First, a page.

It is Eurovision week this week. For those of you who aren’t from Europe – it is a singing contest held each year in May. Each participating country (usually from Europe, but in recent years countries from outside Europe have joined it) sends a song to this contest – the song was chosen by the public and a jury at a national contest a few months prior. There are two semi-finals (because so many countries participate), and the best 10 from each semi-final get into the final. The final is held on a Saturday – you have 20 countries from the semi-finals, last year’s winning country, Australia, plus the big five (UK, Germany, Spain, France, and Italy) in the final. Votes are cast by viewers and a jury in each of the participating countries (televotes account for 50 % and jury votes for the other 50 %), and the top 10 that get the most votes by the two are then awarded 1, 2, 3, 4, 5, 6, 7, 8, 10, and the famous 12 points. The country which gets the most points is crowned the winner.
OK, so let’s go to the reason for me writing this blog post. Every year, countries get accused of giving the highest number of points to their neighbouring countries and this is seen as a political thing, not as actually liking that song. This was also the reason why they introduced the televoting, where the public also has their say. In the past, votes were probably political, but now when everyone can have a say, things have not changed that much. The main reasons, in my opinion, why countries give their neighbouring countries a lot of points are:
– the melos (succession of musical tones constituting a melody) of the song is familiar to them. I know that music from ex-Yugoslavia (Croatia, Bosnia and Herzegovina, Serbia, Montenegro) has a melody that seems like it is our own Slovenia) even though our national melos and instruments are completely different. It evokes feelings of familiarity, home, and happiness.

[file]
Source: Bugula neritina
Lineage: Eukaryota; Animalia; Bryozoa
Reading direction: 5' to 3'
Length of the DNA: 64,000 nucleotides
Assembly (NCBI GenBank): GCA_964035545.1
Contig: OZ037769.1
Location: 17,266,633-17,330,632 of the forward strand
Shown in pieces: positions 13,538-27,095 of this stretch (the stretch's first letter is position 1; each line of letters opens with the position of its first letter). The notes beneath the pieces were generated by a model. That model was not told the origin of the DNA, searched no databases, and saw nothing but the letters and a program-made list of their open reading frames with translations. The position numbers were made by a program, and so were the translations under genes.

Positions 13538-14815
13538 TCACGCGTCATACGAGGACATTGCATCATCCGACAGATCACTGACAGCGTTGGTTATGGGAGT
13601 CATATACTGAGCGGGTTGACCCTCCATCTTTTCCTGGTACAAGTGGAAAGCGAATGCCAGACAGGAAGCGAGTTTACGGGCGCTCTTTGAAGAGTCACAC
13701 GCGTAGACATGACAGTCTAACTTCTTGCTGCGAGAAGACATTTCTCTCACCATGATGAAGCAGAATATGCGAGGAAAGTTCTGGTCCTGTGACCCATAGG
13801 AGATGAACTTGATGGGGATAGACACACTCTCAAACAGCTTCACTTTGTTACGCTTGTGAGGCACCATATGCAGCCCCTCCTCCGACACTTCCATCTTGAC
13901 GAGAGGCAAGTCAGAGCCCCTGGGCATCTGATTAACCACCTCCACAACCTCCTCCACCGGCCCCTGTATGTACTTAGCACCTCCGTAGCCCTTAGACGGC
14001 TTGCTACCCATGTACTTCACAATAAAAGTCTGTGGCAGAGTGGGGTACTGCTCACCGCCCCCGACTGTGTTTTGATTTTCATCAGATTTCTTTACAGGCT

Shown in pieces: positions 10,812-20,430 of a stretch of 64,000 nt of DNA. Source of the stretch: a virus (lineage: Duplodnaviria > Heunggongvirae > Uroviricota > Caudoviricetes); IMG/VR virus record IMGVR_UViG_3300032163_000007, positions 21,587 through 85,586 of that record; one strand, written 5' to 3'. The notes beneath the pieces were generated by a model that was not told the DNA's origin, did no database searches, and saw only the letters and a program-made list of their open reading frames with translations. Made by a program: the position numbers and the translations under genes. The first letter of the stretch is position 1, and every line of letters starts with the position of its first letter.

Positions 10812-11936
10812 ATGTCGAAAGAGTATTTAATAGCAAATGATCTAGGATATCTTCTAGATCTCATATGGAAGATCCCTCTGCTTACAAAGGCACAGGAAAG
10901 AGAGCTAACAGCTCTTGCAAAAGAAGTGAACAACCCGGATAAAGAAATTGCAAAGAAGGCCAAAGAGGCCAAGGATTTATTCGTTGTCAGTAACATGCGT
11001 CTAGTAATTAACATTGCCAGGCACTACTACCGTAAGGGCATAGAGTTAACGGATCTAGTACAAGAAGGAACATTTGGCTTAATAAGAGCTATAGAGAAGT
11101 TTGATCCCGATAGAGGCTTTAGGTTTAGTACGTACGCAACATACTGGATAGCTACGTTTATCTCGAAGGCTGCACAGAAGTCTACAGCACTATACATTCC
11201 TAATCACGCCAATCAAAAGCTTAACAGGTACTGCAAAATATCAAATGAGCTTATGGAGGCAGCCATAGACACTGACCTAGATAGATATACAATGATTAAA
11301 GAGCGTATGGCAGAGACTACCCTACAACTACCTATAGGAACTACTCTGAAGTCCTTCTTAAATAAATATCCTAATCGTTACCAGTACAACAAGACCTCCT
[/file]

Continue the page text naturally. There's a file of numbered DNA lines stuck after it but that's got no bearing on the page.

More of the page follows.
– the artists representing the neighbouring country most likely have a strong fan base in the country that has awarded them points. This is also the case when it comes to my home country Slovenia. As mentioned above, we used to be part of Yugoslavia, so musicians from other states belonging to Yugoslavia were considered our own, their music was played on our radio, we could often see them on TV, and they gave concerts in our country as well. Just because we are no longer part of Yugoslavia doesn’t mean that we stopped playing their songs – you can still hear them on the radio, on TV (hey, there is even MTV Adria), and they still come to our country to perform (and they usually attract a bigger audience than our own musicians).
– their language is similar so people understand what the song is about (if they sing it in their mother tongue). Understanding what someone sings about can definitely get you a lot of votes. I only learnt Croatian (or Serbo-Croatian as it was known back then) for one year in primary school, yet I can watch their TV with not problem and no subtitles. I understand most of what they are saying because I grew up listening to this language – either by watching TV (Santa Barbara comes to mind), listening to their music on the radio or on cassettes (oh my, I am old 😉 ), or going on vacation to Croatia (the Adriatic sea is one of the most beautiful seas out there, and because there are no real waves or strong currents, you can swim for miles an miles which is something I love doing; and because they would play their traditional songs, whenever I hear that melos it just brings me back to a wonderful and relaxing place and who doesn’t like that? 😉 ).
I will leave you with a clip of this year’s entry by Latvia – it is Aminata with Love Injected. I played it before the semi-final and I must admit that I stopped it after a few seconds because it wasn’t according to my taste, but when I hear the lady sing on Thursday I was in awe. I don’t think it will do great tonight, because it isn’t ”Eurovision material”, but it deserves to be listened to.